If you do not know me (I mean, really know me) then there is something you need to understand before you read this blog: I value the truth above everything else... except a good laugh. A good laugh will almost always beat the truth as far as I’m concerned. Everything you read on this blog will be true, somewhat true, or something I made up in an effort to get a laugh. Sometimes I will go on a rant that I don’t really mean (or only kind of mean). Sometimes I will mean what I write only to completely change my mind a year, month, or day later. Such is life. By reading this blog you agree not to get offended by anything I write (or, at the very least, you agree not to tell me or anyone else that you are offended). It is worth noting that my employer does not endorse my blog (or even read it, to tell you the truth). The Wife also does not endorse my blog (though she will read it from time to time). I am not paid to write this... it’s just my way of giving back to the community. I have, and will, touch on a wide range of subjects and will give my opinion on these subjects. Again, most of what I say is for laughs but every now and then I will say what I really think and feel (see my views on Westboro Baptist Cult). How will you know when I’m serious and when I’m trying to get a laugh? You’ll know. And if you don’t know, well... maybe this isn’t the best thing for you to be reading. So, sit back, read and enjoy. Leave comments if you want and don’t be afraid to publicly follow me.

Thursday, January 9, 2014

Not as cold… but still cold

Know Your Medal of Honor Recipients:

Lance Corporal Thomas P. Noonan, Jr. (US Marine Corps) received his Medal of Honor for his actions on February 5, 1969, near Vandergrift Combat Base, A Shau Valley, Republic of Vietnam. His citation reads:

For conspicuous gallantry and intrepidity at the risk of his life above and beyond the call of duty while serving as a fire team leader with Company G, in operations against the enemy in Quang Tri Province. Company G was directed to move from a position which they had been holding southeast of the Vandergrift Combat Base to an alternate location. As the marines commenced a slow and difficult descent down the side of the hill made extremely slippery by the heavy rains, the leading element came under a heavy fire from a North Vietnamese Army unit occupying well concealed positions in the rocky terrain. Four men were wounded, and repeated attempts to recover them failed because of the intense hostile fire. L/Cpl. Noonan moved from his position of relative security and, maneuvering down the treacherous slope to a location near the injured men, took cover behind some rocks. Shouting words of encouragement to the wounded men to restore their confidence, he dashed across the hazardous terrain and commenced dragging the most seriously wounded man away from the fire-swept area. Although wounded and knocked to the ground by an enemy round, L/Cpl. Noonan recovered rapidly and resumed dragging the man toward the marginal security of a rock. He was, however, mortally wounded before he could reach his destination. His heroic actions inspired his fellow marines to such aggressiveness that they initiated a spirited assault which forced the enemy soldiers to withdraw. L/Cpl. Noonan's indomitable courage, inspiring initiative, and selfless devotion to duty upheld the highest traditions of the Marine Corps and the U.S. Naval Service. He gallantly gave his life for his country.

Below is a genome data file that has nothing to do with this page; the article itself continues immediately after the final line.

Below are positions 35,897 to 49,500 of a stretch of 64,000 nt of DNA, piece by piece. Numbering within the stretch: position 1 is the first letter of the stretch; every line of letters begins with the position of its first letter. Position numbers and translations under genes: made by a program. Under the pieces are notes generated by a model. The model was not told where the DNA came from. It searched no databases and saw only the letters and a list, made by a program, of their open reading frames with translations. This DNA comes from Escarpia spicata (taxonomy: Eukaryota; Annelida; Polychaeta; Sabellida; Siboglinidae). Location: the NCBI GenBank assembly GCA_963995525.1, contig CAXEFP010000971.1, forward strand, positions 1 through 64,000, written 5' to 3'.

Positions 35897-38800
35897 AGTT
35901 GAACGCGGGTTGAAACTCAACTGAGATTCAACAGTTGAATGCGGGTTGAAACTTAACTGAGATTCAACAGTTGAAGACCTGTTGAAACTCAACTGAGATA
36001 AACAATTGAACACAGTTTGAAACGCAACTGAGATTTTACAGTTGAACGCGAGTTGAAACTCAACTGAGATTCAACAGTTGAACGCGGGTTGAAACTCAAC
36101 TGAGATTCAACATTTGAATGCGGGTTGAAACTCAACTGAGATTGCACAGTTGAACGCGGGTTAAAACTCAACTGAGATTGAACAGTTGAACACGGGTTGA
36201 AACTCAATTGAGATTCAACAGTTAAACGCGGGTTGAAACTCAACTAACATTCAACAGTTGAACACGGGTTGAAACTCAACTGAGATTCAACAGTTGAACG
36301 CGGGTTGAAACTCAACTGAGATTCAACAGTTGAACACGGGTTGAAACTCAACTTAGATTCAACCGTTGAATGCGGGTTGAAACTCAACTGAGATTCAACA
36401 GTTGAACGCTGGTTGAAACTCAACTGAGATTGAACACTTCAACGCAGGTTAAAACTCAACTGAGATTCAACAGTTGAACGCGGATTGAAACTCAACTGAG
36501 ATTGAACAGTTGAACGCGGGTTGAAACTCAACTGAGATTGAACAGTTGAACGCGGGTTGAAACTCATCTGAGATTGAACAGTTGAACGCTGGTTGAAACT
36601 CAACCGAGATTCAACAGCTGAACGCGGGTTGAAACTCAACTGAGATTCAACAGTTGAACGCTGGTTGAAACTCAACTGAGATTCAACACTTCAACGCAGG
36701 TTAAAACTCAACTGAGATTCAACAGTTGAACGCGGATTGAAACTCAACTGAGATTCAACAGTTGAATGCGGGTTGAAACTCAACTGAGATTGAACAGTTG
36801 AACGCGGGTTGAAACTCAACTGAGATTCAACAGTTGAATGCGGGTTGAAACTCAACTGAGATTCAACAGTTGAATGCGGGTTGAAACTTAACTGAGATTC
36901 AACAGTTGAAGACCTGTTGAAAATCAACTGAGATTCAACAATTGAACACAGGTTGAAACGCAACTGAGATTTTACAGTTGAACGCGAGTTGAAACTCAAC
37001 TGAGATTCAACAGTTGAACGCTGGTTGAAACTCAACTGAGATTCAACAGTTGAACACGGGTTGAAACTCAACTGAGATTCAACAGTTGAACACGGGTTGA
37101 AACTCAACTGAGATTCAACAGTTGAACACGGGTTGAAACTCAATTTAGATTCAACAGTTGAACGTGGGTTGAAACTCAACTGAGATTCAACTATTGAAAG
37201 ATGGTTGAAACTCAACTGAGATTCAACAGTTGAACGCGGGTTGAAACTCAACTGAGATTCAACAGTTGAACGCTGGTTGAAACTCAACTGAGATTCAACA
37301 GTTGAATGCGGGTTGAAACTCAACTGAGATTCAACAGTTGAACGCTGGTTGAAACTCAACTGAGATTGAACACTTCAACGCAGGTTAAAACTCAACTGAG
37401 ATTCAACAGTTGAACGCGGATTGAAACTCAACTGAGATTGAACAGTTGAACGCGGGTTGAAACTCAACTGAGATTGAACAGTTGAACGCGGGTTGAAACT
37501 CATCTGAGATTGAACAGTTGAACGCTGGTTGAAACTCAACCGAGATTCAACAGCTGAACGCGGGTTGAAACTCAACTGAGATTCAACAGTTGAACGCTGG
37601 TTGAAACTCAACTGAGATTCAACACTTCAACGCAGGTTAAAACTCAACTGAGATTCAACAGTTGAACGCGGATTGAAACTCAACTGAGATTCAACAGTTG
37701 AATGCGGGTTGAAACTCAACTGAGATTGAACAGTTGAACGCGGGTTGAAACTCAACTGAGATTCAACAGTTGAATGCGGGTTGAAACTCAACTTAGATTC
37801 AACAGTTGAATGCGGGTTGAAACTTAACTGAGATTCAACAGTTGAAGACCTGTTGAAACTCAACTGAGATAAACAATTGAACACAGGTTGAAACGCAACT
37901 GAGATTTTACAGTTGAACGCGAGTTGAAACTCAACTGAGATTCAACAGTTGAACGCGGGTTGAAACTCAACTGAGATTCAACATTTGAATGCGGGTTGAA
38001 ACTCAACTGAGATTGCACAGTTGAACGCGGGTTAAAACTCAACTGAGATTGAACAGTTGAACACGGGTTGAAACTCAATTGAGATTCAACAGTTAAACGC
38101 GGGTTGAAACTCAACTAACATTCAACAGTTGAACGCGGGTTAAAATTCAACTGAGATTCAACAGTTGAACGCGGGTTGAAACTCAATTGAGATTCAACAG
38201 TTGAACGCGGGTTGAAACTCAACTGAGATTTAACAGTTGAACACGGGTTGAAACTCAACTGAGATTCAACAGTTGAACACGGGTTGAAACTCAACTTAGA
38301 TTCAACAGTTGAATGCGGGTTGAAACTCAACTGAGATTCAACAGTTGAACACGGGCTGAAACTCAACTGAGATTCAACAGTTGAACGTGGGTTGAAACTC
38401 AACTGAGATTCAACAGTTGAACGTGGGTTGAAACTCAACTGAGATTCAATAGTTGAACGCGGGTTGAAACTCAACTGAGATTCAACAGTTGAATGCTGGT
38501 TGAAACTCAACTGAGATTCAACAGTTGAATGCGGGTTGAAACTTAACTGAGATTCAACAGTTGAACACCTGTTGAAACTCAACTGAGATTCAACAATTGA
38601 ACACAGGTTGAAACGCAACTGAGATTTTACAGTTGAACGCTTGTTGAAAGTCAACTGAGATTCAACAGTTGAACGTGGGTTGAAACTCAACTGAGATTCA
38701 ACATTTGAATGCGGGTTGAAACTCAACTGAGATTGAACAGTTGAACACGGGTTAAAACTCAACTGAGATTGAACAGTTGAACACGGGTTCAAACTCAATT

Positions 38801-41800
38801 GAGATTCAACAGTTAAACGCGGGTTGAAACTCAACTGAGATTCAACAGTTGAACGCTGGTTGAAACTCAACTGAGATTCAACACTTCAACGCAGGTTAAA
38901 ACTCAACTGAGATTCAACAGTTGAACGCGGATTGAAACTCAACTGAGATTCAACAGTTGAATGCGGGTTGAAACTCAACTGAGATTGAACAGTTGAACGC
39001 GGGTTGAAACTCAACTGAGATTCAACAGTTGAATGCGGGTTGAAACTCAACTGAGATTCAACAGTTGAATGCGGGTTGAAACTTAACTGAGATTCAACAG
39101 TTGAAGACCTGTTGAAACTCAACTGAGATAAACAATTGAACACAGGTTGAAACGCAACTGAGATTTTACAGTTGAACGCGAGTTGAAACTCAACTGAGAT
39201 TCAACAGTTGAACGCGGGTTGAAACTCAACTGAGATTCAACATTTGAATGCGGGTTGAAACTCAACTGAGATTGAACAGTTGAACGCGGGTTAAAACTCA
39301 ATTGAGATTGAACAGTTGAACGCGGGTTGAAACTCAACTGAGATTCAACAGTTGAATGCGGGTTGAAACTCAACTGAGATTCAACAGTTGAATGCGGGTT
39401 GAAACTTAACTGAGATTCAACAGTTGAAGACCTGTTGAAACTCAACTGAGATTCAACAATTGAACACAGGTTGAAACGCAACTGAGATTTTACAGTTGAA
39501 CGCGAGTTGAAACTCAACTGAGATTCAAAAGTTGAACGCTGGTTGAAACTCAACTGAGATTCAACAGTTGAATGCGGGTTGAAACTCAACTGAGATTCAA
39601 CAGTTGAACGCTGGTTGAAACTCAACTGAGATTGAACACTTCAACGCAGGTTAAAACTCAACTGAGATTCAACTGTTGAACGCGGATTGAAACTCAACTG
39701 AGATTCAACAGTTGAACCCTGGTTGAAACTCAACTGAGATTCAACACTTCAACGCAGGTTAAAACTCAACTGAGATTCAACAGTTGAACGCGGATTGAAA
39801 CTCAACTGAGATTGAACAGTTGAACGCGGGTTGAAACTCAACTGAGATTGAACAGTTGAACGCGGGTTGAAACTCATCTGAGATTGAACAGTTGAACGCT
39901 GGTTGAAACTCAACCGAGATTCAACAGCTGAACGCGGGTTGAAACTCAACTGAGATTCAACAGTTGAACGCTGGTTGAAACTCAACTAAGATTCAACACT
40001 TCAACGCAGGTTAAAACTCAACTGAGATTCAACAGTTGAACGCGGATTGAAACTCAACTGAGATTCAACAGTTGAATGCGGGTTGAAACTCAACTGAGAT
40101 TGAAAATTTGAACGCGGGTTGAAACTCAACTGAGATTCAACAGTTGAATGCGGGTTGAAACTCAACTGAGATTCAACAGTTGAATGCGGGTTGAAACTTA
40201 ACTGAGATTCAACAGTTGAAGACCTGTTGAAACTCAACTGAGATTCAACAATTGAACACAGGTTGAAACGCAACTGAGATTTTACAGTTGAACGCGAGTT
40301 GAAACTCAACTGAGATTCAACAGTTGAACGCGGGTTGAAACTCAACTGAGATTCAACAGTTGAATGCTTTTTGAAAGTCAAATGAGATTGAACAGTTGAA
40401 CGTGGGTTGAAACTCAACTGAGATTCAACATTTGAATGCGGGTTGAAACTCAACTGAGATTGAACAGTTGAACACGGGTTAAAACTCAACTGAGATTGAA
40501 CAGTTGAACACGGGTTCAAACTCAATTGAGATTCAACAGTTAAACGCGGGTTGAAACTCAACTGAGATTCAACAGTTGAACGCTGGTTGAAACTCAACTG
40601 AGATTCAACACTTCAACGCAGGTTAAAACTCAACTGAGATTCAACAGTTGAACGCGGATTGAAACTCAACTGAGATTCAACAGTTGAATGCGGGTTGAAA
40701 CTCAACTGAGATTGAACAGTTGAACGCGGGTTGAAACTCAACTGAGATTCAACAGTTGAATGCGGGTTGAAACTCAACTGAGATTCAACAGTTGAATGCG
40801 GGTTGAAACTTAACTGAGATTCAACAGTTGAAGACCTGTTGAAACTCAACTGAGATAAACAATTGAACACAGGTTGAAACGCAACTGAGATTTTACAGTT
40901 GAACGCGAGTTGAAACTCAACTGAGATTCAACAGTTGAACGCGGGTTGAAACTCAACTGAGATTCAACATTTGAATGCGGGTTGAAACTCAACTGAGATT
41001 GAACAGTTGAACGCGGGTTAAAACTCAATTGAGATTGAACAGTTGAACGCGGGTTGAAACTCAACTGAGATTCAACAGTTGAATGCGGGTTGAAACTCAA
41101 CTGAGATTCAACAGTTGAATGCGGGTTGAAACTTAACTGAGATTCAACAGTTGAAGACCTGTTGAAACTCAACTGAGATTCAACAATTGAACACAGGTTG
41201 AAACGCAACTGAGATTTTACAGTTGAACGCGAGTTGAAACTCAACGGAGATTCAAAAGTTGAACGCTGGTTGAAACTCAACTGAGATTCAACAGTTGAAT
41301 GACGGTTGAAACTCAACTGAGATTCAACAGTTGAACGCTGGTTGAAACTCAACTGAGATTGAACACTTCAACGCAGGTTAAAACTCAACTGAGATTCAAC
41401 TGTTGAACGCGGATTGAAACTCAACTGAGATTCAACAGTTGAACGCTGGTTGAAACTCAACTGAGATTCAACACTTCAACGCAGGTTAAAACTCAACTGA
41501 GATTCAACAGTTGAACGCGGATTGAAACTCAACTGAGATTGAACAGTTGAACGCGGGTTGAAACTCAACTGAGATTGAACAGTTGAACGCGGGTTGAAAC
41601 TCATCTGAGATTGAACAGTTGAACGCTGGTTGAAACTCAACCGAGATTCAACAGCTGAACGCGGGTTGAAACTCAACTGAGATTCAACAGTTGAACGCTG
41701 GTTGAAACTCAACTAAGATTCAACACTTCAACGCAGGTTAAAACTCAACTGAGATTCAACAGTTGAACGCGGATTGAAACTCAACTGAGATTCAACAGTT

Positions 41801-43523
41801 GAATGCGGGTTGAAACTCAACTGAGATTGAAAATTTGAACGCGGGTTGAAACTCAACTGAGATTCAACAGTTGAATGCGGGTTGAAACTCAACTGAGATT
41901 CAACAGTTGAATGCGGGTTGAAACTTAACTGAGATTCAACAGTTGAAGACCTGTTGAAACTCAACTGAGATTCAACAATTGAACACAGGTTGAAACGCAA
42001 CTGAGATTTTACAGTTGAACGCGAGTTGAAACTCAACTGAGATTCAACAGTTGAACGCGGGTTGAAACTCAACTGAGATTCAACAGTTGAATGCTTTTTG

Ordinary Seaman Charles Luers Nordsiek (US Navy) received his Medal of Honor for his actions on April 21-22, 1914, on board the U.S.S. Florida. His citation reads:

On board the U.S.S. Florida, Nordsiek showed extraordinary heroism in the line of his profession during the seizure of Vera Cruz, Mexico, 21 and 22 April 1914.

Chief Boatswain Isidor Nordstrom (US Navy) received his Medal of Honor for his actions on April 13, 1906, on board the U.S.S. Kearsage. His citation reads:

For gallant conduct upon the occasion of the disastrous fire of accidentally ignited powder charges, which occurred in the forward turret of the U.S.S. Kearsage during target practice on 13 April 1906. Chief Boatswain Nordstrom, then chief boatswain's mate, was among the first to enter the turret in order to assist in bringing out the injured.